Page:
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Epithelioid hemangioma of bone. A tumor often mistaken for low-grade angiosarcoma or malignant hemangioendothelioma.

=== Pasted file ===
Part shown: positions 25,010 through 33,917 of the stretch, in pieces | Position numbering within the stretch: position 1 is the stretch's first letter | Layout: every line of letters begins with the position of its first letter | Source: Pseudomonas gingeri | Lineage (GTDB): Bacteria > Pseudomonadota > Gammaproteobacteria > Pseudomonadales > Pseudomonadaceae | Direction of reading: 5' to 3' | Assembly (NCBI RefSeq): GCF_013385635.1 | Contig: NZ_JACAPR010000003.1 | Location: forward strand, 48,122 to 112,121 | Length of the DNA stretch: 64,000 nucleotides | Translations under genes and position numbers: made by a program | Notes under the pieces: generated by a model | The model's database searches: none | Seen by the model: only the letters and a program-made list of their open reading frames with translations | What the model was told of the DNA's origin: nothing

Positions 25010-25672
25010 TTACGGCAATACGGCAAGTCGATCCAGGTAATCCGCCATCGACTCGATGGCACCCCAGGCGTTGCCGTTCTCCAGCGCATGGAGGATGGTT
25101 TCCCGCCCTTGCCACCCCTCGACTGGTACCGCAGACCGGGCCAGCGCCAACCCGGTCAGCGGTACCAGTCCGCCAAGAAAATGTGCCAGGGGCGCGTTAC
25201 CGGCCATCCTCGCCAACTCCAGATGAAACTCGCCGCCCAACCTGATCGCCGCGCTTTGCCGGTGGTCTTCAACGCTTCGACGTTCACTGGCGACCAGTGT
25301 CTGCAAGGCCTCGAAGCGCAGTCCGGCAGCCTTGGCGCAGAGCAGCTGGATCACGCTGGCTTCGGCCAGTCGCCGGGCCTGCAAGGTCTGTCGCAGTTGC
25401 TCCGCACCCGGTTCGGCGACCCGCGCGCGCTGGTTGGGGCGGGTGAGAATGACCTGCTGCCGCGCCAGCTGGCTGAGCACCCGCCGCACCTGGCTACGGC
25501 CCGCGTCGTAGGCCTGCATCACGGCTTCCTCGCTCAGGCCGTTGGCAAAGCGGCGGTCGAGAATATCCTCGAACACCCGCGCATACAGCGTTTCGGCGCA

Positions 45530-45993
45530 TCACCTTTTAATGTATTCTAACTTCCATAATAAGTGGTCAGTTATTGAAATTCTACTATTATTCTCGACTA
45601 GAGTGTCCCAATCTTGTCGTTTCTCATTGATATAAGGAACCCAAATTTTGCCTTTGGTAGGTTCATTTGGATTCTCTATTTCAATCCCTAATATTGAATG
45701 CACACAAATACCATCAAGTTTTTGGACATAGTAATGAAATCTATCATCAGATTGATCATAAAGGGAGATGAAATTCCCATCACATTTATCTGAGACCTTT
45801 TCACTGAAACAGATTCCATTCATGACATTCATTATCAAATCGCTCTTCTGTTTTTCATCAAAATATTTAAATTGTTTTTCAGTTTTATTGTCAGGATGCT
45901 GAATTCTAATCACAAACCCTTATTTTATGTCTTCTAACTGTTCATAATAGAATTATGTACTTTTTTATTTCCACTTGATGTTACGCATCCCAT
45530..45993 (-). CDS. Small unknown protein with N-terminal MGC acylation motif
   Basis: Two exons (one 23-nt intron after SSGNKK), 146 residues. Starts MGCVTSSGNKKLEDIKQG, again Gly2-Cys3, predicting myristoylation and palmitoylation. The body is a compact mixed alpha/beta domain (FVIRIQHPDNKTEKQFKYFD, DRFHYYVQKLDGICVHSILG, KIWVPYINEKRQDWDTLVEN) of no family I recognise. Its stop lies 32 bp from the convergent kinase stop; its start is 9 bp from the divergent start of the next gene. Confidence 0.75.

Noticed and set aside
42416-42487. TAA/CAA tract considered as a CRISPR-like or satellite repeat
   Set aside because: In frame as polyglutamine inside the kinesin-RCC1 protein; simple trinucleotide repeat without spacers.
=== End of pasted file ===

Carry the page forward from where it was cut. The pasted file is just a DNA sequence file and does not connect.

Epithelioid hemangiomas are benign vascular tumors that usually occur in the skin and subcutis. They have been infrequently recognized in bone. Because of their unusual cytologic appearance and growth patterns, they are commonly confused with malignant tumors. We report a series of 12 epithelioid hemangiomas of bone occurring in adult patients, including five males and seven females whose ages at presentation ranged from 24 to 74 years, with a mean of 46 years. Five tumors were associated with involvement of the adjacent soft tissue. A single patient had multifocal bone disease. The most common presenting symptom was localized pain. Treatment of the patients varied widely; however, none of the tumors behaved aggressively. In 11 cases, adequate tissue was available for immunohistochemical analysis, which revealed positive staining for the epithelial markers cytokeratin and epithelial membrane antigen in nine cases. All 11 tumors stained for factor VIII-related antigen and Ulex europeus agglutinin. We believe that many of the vascular tumors of bone that have been reported as low-grade malignant hemangioendotheliomas probably represent examples of epithelioid hemangiomas. We recommend that the criteria for diagnosing vascular tumors of bone conform to those used for morphologically similar tumors that arise in the soft tissues.

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